"Specialist care fantastic, but improvements could be made on general wards at Queen's Medical Centre"

About: Queen's Medical Centre

(as the patient),

My experiences concern three areas:

Heart - In each case (3 events) the care, thought and professionalism show by every individual in these departments was first class. How the (seemingly overworked) staff responded to my feelings, yes even the doctors, was exceptional. A feeble joke always got a smile or, when better aquainted, the deserved groan, quietly concerned to ensure the best was being done.

Gall stones - A few frosty looks initially encountered, not unreasonable as I had been despatched towards the heart wards with chest pains. Eventually Gall Stones were established as the problem. Treatment, once settled, again first class. Not enough room to give proper praise. Surgeons, nurses, orderlies great.

Pain clinic - Lumbered with me for some time now. So how do you say an ongoing thank you to a really fantastic team. Their "oh so" serious leader really has got a sense of humour (well now & then). His team is something else. Words like dedicated, thoughtful, kind, give you the idea.

General wards - OK this is number four I know, and a real moan. When in one I appeared to be just waiting; fair enough. But they became depressing and often none too clean - one was also quite dark. Some of the staff that treated me appeared unmotivated and uncaring. I had difficulty in making out what some of the staff were saying as their English was not clear and appeared to be laughing and playing the radio loudly at their night time nursing stations. Most other patients frightened to ask for less noise. As for the day time, they appeared quite happy to leave medicine distribution three hours late, even when obvious pain killers were involved, and it seemed enough bodies were available for authorised distribution.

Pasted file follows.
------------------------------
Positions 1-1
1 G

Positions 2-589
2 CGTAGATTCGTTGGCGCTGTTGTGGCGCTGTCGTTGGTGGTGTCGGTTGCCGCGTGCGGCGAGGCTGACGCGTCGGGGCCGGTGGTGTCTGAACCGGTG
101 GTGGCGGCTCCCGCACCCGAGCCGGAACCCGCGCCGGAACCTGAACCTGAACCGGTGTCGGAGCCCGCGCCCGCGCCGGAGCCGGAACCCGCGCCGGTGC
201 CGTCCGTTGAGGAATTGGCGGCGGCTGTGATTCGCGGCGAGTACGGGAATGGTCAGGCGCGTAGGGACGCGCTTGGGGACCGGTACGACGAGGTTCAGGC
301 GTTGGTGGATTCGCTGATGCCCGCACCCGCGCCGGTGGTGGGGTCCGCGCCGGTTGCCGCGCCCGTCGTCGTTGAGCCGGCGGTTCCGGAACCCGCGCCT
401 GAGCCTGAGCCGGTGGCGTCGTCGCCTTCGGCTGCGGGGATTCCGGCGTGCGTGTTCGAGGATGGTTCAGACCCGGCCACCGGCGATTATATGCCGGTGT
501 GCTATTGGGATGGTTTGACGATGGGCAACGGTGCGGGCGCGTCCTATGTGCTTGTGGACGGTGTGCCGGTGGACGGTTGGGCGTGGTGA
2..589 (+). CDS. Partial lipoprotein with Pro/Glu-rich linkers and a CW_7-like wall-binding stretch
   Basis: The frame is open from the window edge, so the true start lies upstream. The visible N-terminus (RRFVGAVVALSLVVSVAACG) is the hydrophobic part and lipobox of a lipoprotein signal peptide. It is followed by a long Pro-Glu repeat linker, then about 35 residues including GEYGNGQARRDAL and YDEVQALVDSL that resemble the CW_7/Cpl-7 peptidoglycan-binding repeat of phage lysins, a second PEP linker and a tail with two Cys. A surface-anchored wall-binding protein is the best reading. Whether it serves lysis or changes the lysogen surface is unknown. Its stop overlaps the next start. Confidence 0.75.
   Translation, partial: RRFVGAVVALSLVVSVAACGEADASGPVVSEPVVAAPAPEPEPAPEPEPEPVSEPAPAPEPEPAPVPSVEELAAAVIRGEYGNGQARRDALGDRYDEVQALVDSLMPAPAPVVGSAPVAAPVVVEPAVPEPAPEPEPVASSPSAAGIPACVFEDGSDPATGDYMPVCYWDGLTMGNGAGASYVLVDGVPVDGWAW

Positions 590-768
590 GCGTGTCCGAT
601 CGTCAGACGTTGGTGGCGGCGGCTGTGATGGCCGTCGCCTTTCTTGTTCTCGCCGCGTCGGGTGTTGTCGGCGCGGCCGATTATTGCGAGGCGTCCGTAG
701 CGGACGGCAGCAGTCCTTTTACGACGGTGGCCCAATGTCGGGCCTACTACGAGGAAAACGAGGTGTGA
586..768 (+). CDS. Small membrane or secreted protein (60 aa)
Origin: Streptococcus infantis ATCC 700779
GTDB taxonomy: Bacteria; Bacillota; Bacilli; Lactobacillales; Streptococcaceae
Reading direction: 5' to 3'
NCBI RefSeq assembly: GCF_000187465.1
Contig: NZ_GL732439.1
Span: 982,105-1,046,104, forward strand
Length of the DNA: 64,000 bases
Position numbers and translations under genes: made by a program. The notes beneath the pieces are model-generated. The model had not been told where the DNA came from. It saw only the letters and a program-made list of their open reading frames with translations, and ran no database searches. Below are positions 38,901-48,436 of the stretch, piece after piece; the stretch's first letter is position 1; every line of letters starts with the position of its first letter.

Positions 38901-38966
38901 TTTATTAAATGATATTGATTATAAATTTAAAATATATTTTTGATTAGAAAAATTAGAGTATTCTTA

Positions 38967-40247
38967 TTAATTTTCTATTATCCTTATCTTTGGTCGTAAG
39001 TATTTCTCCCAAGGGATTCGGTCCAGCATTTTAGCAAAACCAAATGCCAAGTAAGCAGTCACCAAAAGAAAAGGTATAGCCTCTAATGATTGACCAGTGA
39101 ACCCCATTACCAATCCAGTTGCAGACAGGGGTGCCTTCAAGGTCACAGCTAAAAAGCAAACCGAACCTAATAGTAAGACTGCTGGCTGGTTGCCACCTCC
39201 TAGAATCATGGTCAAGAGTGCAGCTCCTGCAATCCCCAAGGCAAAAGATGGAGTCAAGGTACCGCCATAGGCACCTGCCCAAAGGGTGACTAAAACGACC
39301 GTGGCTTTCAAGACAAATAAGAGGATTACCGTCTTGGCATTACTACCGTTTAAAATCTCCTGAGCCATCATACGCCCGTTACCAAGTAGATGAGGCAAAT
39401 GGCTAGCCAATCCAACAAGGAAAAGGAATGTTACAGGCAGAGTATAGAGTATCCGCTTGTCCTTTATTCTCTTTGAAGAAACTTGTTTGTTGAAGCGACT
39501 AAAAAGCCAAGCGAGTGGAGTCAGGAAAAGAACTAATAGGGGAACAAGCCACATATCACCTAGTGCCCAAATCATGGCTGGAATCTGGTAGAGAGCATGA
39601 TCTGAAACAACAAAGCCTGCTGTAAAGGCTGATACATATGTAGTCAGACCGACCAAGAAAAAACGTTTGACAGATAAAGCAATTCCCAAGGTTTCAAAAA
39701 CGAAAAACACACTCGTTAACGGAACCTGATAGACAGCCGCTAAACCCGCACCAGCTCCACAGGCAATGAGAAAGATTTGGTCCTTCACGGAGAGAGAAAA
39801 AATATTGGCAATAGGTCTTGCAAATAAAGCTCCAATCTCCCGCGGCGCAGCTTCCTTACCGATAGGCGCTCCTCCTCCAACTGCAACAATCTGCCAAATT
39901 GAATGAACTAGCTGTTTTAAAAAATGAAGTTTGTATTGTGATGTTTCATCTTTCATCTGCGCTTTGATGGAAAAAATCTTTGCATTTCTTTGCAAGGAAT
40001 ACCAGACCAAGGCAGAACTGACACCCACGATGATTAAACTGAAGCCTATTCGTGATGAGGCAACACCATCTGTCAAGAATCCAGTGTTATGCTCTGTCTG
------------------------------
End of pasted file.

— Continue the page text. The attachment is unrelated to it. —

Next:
Patient's daughter's views:

Some staff are exceptional, some staff are not. The general wards are the worst. I know the mix of patients are difficult to handle but you have to get a grip on noise levels, make patients feel secure and not threatened by other patients, and present a calm, efficient place to be ill in. Staff have to be available in sufficient ratios to reassure patients (inc. speaking clear English), to dispense medicine, provide information and keep order. On one occasion an off the cuff comment by an A&E nurse cutting through my father's dignity, in my opinion, amounted to gross misconduct.

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Response from Chris Hughes, Digital Communications Manager, Corporate Communications Team, Nottingham University Hospitals NHS Trust

picture of Chris Hughes

Thank you very much for taking the time to share your positive feedback about the services and care you received at one of our hospitals. We will forward your kind comments on to the department in question.

We would like to apologies for the level of noise that you experienced at night and for the distress that this caused. The Ward sister will share your experience with her team and remind them of the importance of trying to be as quiet as possible during the night shifts.

You have also highlighted several areas of concern in the customer and clinical service you received during your visit to our hospital. These are issues that do need to be addressed by us.

Please could you contact our hospital on 0800 183 0204 so we can investigate further and provide you with a full response.

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